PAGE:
Unfortunately no matter how exciting bi-election results may be they very rarely tell us who will win at the General Election.  They can severely embarrass a Government and give great hope and publicity to opposition parties but they are no indicator of the eventual result.

Another Difference between men and women

Thursday 5th June

Facebook is full of homilies and sometimes funny, sometimes clever little posts which tend to generalize but in which we can always recognize some inner truth.  In some ways this social media phenomenon may be making us more tolerant and understanding, but in others it can promote hatred – I have seen not a few anti-Muslim posts too.  Last night I saw one of the funnier ones showing twelve ways in which men were different to women.  And being a man of course the ones which ridiculed women’s behaviour were the funniest.

I started thinking and came up with another vital difference which the list had omitted.  How we react to the actions of others.  As a man, if somebody does something which in some way impinges on my life I automatically assume that they simply hadn’t given me a thought.  I was incidental to their action, collateral damage you might say.  Yes, they could have been more considerate but there you go.

When another person’s actions affect a woman she invariably assumes that it was deliberate, that this other person had done it deliberately to offend or upset her.  The idea that they could have simply not considered her in their actions doesn’t occur to women.  They seem to place themselves at the centre of the Universe, and other’s actions must somehow be related to their own existence.  And I wonder where this comes from; is it biological or learned behaviour; nature or nurture?   I am always surprised, but shouldn’t be considering how often it happens, at this behaviour.  I have always understood that people are mostly like bulls in china shops and it is best to simply get out of their way and try to stay safe; it never occurs to me to think they are deliberately aiming their actions or words at me, I just happened to get in the way.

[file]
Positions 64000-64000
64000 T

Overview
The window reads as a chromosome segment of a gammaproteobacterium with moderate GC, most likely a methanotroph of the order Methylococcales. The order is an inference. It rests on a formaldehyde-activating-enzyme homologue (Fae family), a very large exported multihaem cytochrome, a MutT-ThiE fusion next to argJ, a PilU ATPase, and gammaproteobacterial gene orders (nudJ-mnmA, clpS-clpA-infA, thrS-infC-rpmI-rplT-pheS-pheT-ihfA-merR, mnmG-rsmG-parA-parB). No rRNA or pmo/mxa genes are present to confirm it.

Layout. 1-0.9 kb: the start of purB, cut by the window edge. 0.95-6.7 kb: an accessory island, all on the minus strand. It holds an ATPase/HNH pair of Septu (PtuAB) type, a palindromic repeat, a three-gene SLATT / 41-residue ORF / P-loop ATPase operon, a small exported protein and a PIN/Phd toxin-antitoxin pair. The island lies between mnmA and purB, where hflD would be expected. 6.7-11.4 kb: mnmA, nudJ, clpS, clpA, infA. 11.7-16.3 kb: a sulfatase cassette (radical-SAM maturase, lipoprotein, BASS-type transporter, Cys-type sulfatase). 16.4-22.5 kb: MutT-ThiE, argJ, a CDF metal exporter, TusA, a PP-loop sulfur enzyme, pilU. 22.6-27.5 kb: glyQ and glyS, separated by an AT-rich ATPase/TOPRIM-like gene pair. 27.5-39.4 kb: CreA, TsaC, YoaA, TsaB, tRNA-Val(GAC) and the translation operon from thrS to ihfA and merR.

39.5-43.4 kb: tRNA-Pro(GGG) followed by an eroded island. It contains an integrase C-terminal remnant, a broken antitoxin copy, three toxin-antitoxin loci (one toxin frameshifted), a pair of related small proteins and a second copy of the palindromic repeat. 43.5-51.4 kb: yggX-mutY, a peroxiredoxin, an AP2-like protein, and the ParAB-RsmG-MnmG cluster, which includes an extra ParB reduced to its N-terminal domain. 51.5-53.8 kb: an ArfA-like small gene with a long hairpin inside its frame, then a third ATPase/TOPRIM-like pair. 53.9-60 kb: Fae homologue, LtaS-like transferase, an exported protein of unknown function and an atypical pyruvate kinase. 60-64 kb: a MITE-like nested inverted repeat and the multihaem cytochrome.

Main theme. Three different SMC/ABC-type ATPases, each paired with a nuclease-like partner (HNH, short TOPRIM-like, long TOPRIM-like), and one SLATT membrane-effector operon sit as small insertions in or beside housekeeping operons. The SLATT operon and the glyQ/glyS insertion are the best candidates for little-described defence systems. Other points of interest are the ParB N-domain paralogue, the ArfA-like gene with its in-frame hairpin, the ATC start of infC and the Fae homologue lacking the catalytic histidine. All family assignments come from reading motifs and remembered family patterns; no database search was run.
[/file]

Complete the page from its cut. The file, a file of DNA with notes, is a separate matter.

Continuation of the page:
And why is no-one that excited about Rio?

Wednesday 4th June

I can remember previous World Cups (well they do come around every four years) and it was quite different.  Flags hanging out of windows, bunting and even mini-flags for cars and the papers full of “30 years of hurt” and “We’re backing our boys” and other assorted jingoistic nonsense.  But this time – nothing.  An eerie silence, and I have to keep reminding myself – did we actually qualify this time?  So why?  Why no bunting? Why, in fact does everyone expect us not only not to win it but to most probably not even scrape through the first round?

Is it because it is in Brazil itself, and Brazil usually either win it or are runners-up?  Is it because there are no superstars in our team this time, though fat lot of good it did us when we had Owen and Beckham and Ferdinand and all.   Is it because the manager is so quietly spoken and, well sensibly boring?  Is it maybe because we have grown up at last and realised that we aren’t actually that good at football (even if we did invent it) and that even against minor nations we struggle?  Is it because we have Italy in our group?  And Colombia?  Or even Costa Rica?

Or is it because we all secretly harbor the burning belief that we will win it one day, and well – you never know, but it is cooler to be self-denigrating, to write off our chances so that when we do get to the final it will be such a surprise and as underdogs we will actually win it?

Answers on a postcard please and the first card drawn will win a ticket to Heathrow airport to see our returning heroes in about two weeks time….

Heard the one about Qatar hosting the World Cup?